Last week, asylum seekers and their Israeli supporters traveled south to the Saharonim prison near the Egyptian border, where thousands of asylum seekers are held. The prison is presently under expansion to hold thousands more – new Israeli legislation, coming amidst a package of moves to put pressure on refugees and asylum seekers, now enables detention for years at a time, even if the detained asylum seekers cannot be deported under international law. Eritrean activist and asylum seeker Isayas Teklebrhan spoke during last week’s protest. His speech is reprinted in full, below.
By Isayas Teklebrhan
Dear Brothers and Sisters. Thank you all for coming.
In the name of all of you who came together today and in the name of all refugees here in Israel, let us deliver our message today with compassion:
Dear Ladies and Gentleman in Israel
Today we have come together in front of the detention camp [of Saharonim] not to protest in anger, but to share with you our story. We have come together not to blame, but to plea to your heart. Today, we seek your understanding.
Our journey to reach Israel was one of hardship. We have left behind the country we grew up in and that we hold dearly. We miss the smell of our home, the sounds of our streets, the love of out people.
Sometimes the longing we have for home becomes paralyzing. But we had no choice.
We have said our goodbyes to our families, our parents who raised us, our brothers and sisters who took care of us, our neighbors who laughed with us, our friends who went with us through thick and thin. We hugged them one last time or left in silence out of fear of endangering their lives.
Sometimes the love towards them becomes overwhelming. But we had no choice.
We run throughout the night, over the border, knowing that we could be shot on the spot if seen. We faced living in Sudanese refugee camps, knowing that our dreams and our future would be killed staying there.
We walked through unbelievable heat, with the fear that we may die of thirst. We have fought illnesses without the help of a doctor or a bed to rest in.
We have found ourselves kidnapped by criminal gangs in the Sinai desert who tortured us with hot irons and electric shocks while we were on the phone with loved ones back home, or in Europe and America, to ask them to pay ransom to save our lives.
We have been chained inside desert caves like slaves, our feet shackled. We faced the incredible fear of being butchered for our organs. Many of our brothers and sisters were cut open and left to die. Like animals in the desert. We were unable to save them. Their families will never hear from them again.
We have been raped – both men and women. Our sisters are now raising their babies alone in a foreign land. We have faced the fear of death many times during our journey to Israel, and when that fear was so brutally strong, we cried, or wished to be dead, so the fear and the pain could just stop.
Sometimes the memories of what happened to us during our journey to Israel do not allow us sleep. Some memories are too much to handle. Even now. But we had no choice.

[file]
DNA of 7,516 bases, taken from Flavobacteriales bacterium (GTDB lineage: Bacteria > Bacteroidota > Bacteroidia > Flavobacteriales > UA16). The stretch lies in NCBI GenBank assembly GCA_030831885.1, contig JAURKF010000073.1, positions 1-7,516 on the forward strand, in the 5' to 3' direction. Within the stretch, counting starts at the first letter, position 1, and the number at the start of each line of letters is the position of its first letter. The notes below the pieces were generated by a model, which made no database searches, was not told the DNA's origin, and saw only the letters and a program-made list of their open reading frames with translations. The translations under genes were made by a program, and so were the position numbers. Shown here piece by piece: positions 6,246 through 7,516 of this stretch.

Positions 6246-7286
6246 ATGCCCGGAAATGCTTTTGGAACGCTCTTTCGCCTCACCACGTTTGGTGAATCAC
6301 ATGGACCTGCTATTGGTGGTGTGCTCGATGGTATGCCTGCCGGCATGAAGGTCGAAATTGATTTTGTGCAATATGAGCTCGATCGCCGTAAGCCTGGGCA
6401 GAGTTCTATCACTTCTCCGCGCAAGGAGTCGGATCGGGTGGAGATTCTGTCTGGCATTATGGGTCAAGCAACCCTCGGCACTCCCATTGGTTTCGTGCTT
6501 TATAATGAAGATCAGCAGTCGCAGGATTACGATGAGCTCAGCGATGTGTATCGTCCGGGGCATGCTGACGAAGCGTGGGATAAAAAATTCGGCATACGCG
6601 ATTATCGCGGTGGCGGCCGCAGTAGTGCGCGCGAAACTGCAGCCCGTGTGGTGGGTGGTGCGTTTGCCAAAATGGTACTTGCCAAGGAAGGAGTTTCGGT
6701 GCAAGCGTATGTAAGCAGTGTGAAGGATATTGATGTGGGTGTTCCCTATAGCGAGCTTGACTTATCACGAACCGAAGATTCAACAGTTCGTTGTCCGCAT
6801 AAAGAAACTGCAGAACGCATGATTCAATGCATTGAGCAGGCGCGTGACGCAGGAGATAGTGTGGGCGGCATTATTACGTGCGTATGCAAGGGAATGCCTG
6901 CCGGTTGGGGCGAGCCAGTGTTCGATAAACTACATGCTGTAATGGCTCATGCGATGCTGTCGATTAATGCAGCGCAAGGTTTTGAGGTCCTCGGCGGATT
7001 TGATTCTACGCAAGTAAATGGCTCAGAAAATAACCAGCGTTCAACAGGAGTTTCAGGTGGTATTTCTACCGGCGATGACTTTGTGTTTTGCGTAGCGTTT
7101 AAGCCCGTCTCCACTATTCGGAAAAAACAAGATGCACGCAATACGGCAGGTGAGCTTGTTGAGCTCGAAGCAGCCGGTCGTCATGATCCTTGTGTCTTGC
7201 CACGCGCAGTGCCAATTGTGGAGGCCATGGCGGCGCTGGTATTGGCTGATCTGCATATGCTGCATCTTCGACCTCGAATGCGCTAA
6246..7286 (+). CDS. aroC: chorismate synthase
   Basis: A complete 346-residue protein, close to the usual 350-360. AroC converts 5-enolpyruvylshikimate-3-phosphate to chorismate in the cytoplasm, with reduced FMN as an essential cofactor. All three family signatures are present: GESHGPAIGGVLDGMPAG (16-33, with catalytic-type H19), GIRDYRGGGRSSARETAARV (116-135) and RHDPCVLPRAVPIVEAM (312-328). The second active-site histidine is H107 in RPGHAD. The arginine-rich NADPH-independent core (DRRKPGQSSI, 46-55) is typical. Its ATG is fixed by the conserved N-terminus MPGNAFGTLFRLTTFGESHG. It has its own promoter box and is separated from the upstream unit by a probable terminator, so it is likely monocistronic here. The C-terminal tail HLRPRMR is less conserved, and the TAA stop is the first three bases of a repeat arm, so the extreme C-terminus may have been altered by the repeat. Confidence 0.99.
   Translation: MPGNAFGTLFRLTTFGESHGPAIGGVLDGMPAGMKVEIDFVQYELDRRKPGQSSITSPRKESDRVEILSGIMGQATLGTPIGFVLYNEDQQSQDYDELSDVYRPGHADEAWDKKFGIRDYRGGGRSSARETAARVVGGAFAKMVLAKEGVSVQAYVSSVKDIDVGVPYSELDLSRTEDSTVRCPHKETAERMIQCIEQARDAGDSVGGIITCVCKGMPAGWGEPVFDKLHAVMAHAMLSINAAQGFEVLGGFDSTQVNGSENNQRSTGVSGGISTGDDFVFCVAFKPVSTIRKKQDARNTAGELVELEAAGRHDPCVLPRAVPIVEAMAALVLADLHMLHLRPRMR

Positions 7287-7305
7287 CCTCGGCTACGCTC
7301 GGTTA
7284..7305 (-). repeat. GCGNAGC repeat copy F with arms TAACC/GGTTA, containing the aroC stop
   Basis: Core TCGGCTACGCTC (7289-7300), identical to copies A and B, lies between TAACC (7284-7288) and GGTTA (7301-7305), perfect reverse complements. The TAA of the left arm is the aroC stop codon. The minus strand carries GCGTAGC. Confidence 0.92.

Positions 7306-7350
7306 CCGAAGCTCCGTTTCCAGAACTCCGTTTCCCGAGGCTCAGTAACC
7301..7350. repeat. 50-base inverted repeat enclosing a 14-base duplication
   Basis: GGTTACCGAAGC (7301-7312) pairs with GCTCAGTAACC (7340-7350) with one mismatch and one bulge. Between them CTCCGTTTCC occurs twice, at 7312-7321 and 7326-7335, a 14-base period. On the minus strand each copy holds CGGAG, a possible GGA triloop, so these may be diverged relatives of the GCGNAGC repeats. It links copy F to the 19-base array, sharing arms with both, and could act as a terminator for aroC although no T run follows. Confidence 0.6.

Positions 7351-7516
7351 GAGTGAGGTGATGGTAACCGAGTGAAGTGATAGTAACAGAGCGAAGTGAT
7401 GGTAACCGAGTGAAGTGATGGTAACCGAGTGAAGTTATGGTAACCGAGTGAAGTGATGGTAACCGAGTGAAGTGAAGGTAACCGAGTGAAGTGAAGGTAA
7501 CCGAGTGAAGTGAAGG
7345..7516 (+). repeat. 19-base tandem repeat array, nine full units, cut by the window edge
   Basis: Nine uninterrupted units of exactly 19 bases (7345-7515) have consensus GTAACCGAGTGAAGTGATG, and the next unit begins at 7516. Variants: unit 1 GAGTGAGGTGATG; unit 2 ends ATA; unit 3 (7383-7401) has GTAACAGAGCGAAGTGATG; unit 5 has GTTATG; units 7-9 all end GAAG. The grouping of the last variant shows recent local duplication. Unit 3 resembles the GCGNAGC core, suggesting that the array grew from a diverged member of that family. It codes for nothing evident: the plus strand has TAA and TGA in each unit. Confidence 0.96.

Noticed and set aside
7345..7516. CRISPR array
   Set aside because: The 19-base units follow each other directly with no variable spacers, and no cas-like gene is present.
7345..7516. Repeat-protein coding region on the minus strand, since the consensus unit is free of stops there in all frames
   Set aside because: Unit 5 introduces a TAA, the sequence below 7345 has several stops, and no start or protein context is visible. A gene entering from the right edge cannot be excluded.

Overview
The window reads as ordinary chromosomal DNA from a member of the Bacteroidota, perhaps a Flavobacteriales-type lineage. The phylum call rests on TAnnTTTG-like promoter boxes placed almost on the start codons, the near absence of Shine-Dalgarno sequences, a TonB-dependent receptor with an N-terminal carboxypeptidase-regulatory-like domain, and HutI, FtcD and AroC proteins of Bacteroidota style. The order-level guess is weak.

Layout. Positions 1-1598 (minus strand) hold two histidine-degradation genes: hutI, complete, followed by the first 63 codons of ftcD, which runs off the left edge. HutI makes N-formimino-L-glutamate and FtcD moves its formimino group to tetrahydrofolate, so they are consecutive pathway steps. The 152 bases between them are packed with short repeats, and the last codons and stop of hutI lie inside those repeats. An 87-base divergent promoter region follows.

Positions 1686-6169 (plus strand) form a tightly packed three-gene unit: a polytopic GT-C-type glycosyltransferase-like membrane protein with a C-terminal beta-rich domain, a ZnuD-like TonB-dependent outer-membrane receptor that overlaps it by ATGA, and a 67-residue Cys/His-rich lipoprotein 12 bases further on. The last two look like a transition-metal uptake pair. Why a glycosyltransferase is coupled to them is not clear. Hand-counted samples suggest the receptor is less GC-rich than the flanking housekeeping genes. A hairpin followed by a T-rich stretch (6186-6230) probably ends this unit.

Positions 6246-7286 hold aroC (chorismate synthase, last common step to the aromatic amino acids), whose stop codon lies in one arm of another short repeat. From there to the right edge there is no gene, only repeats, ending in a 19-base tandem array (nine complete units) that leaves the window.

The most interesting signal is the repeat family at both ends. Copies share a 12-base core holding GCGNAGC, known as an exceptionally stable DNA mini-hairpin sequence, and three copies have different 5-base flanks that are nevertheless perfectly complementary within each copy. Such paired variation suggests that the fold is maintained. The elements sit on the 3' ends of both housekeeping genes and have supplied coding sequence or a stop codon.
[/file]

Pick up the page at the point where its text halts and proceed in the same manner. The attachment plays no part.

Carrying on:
We have not gone through this to find a job in Tel Aviv. We have taken this hardship and danger of this journey upon us to find dignity and life. Hope. Because if your hope dies, you die with it as a human being.
We have lived under the most brutal dictatorship in Africa. We have been ruled like slaves. We have been made voiceless. We have been held in military camps for over a decade. We have been punished and imprisoned and tortured. Many of us have gone hungry. Hope was about to die for all of us under the dictatorial regime. We long stopped living and were merely surviving.
But when hope is close to death, life is close to becoming meaningless, and your survival instinct kicks in. You are ready to face the risk of death in exchange for the slimmest chance to revive your hope. We knew about the dangers we could face on our way, but we faced them anyway, just for the chance to finally be able to live a life in freedom.
And finally, we reached Israel – a democratic country with Western values of freedom and respect for international law. An open society, with independent institutions, individual choices, diversity and dignity. We reached out gateway to new hope.
“Until I can deport them I will lock them up and make their lives miserable,” There were the words of the Interior Minister. We have experienced more misery and suffering than more people may ever have to endure an entire lifetime. We have left what the Western media calls “the biggest prison in Africa,” and now face the threat of being thrown into the biggest detention center in Israel.
Your excellency, we plea for compassion. We have seen our brothers and sisters who arrived here in Israel being attacked by extremists, burnt and beaten.
We plea for protection. We have been threatened to be deported back into the hands of the dictator.
We plea for safety.
Dear Ladies and Gentlemen, your Excellencies,
Today we do not plea to you as refugees to politicians. Not as blacks to whites.
Because among us are mothers and fathers, children and students, musicians, soldiers, doctors, civic servants, geologists, farmers and merchants…
In life we all shares the same fears and hopes.
On that basis, we pleas to you as human beings to human beings….for dignity.
Isayas Teklebrhan is an Eritrean refugee who has been living in Israel since 2010. He has a degree in physics from the University of Asmara in Eritrea. He left Eritrea after spending seven years in prison for his pro-democracy advocacy.
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